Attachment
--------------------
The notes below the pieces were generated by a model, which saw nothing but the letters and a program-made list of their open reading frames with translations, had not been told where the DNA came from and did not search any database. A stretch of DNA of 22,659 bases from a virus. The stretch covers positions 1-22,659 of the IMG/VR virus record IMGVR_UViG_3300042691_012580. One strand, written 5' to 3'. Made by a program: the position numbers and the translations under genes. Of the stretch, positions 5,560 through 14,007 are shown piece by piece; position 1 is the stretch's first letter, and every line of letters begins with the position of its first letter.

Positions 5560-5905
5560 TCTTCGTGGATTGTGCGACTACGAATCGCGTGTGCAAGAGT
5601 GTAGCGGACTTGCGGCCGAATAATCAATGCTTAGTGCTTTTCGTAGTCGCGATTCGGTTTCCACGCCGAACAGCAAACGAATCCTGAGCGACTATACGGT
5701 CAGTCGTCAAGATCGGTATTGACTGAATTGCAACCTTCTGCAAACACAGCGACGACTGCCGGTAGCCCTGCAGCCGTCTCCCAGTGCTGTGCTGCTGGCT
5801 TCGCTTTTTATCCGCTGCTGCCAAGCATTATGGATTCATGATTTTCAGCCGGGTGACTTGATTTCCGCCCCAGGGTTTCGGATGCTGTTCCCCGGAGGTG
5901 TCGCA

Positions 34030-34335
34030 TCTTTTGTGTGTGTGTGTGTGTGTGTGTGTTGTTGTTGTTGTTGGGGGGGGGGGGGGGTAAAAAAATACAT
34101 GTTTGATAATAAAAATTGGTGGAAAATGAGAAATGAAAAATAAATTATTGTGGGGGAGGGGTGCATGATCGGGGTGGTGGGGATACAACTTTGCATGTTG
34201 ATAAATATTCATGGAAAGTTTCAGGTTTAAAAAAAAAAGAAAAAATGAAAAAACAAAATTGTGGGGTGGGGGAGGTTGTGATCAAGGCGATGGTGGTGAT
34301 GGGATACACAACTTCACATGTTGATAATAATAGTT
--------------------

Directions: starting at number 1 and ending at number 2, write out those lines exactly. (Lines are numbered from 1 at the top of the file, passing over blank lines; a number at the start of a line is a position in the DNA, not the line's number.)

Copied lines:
The notes below the pieces were generated by a model, which saw nothing but the letters and a program-made list of their open reading frames with translations, had not been told where the DNA came from and did not search any database. A stretch of DNA of 22,659 bases from a virus. The stretch covers positions 1-22,659 of the IMG/VR virus record IMGVR_UViG_3300042691_012580. One strand, written 5' to 3'. Made by a program: the position numbers and the translations under genes. Of the stretch, positions 5,560 through 14,007 are shown piece by piece; position 1 is the stretch's first letter, and every line of letters begins with the position of its first letter.

Positions 5560-5905